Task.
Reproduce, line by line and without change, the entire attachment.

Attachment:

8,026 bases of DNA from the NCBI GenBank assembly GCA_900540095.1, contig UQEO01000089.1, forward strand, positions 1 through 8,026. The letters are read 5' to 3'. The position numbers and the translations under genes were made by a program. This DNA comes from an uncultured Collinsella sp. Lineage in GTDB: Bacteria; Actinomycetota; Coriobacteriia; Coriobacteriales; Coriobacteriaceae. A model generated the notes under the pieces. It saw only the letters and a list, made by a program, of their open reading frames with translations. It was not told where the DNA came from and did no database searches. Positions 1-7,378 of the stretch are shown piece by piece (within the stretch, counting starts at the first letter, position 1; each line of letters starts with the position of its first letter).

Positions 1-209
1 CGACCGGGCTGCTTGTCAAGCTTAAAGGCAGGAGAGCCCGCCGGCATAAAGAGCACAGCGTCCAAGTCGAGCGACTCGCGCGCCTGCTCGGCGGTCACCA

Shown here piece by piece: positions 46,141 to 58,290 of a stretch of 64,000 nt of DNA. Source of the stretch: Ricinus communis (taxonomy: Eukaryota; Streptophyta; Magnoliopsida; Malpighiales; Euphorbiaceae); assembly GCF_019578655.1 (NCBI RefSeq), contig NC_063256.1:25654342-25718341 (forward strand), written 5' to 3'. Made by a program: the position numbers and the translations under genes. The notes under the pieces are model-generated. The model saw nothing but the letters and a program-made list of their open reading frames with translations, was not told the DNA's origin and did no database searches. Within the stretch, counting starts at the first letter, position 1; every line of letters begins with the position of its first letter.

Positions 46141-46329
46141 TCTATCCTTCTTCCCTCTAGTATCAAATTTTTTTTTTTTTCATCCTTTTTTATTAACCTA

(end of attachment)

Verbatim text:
8,026 bases of DNA from the NCBI GenBank assembly GCA_900540095.1, contig UQEO01000089.1, forward strand, positions 1 through 8,026. The letters are read 5' to 3'. The position numbers and the translations under genes were made by a program. This DNA comes from an uncultured Collinsella sp. Lineage in GTDB: Bacteria; Actinomycetota; Coriobacteriia; Coriobacteriales; Coriobacteriaceae. A model generated the notes under the pieces. It saw only the letters and a list, made by a program, of their open reading frames with translations. It was not told where the DNA came from and did no database searches. Positions 1-7,378 of the stretch are shown piece by piece (within the stretch, counting starts at the first letter, position 1; each line of letters starts with the position of its first letter).

Positions 1-209
1 CGACCGGGCTGCTTGTCAAGCTTAAAGGCAGGAGAGCCCGCCGGCATAAAGAGCACAGCGTCCAAGTCGAGCGACTCGCGCGCCTGCTCGGCGGTCACCA

Shown here piece by piece: positions 46,141 to 58,290 of a stretch of 64,000 nt of DNA. Source of the stretch: Ricinus communis (taxonomy: Eukaryota; Streptophyta; Magnoliopsida; Malpighiales; Euphorbiaceae); assembly GCF_019578655.1 (NCBI RefSeq), contig NC_063256.1:25654342-25718341 (forward strand), written 5' to 3'. Made by a program: the position numbers and the translations under genes. The notes under the pieces are model-generated. The model saw nothing but the letters and a program-made list of their open reading frames with translations, was not told the DNA's origin and did no database searches. Within the stretch, counting starts at the first letter, position 1; every line of letters begins with the position of its first letter.

Positions 46141-46329
46141 TCTATCCTTCTTCCCTCTAGTATCAAATTTTTTTTTTTTTCATCCTTTTTTATTAACCTA